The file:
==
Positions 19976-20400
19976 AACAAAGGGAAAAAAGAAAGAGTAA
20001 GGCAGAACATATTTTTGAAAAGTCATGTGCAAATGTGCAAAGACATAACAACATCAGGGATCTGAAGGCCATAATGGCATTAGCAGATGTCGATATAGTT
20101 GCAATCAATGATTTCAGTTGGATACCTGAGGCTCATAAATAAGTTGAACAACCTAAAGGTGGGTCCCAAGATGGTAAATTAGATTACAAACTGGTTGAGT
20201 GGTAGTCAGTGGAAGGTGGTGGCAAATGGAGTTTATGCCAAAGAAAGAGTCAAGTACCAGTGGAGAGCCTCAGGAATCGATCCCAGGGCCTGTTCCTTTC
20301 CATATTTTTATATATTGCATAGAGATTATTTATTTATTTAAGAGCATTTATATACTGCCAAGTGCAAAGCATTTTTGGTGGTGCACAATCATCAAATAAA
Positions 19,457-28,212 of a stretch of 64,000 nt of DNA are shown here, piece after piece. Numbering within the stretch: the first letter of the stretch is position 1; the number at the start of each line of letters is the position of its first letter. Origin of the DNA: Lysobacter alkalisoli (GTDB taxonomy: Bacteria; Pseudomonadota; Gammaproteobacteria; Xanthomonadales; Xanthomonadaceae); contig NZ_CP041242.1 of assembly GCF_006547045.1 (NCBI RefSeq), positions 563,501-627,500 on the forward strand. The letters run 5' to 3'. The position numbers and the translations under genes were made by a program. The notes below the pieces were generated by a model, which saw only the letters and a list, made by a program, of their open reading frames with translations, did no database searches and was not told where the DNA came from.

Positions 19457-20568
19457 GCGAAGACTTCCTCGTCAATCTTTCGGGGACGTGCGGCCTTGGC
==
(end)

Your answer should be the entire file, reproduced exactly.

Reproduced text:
Positions 19976-20400
19976 AACAAAGGGAAAAAAGAAAGAGTAA
20001 GGCAGAACATATTTTTGAAAAGTCATGTGCAAATGTGCAAAGACATAACAACATCAGGGATCTGAAGGCCATAATGGCATTAGCAGATGTCGATATAGTT
20101 GCAATCAATGATTTCAGTTGGATACCTGAGGCTCATAAATAAGTTGAACAACCTAAAGGTGGGTCCCAAGATGGTAAATTAGATTACAAACTGGTTGAGT
20201 GGTAGTCAGTGGAAGGTGGTGGCAAATGGAGTTTATGCCAAAGAAAGAGTCAAGTACCAGTGGAGAGCCTCAGGAATCGATCCCAGGGCCTGTTCCTTTC
20301 CATATTTTTATATATTGCATAGAGATTATTTATTTATTTAAGAGCATTTATATACTGCCAAGTGCAAAGCATTTTTGGTGGTGCACAATCATCAAATAAA
Positions 19,457-28,212 of a stretch of 64,000 nt of DNA are shown here, piece after piece. Numbering within the stretch: the first letter of the stretch is position 1; the number at the start of each line of letters is the position of its first letter. Origin of the DNA: Lysobacter alkalisoli (GTDB taxonomy: Bacteria; Pseudomonadota; Gammaproteobacteria; Xanthomonadales; Xanthomonadaceae); contig NZ_CP041242.1 of assembly GCF_006547045.1 (NCBI RefSeq), positions 563,501-627,500 on the forward strand. The letters run 5' to 3'. The position numbers and the translations under genes were made by a program. The notes below the pieces were generated by a model, which saw only the letters and a list, made by a program, of their open reading frames with translations, did no database searches and was not told where the DNA came from.

Positions 19457-20568
19457 GCGAAGACTTCCTCGTCAATCTTTCGGGGACGTGCGGCCTTGGC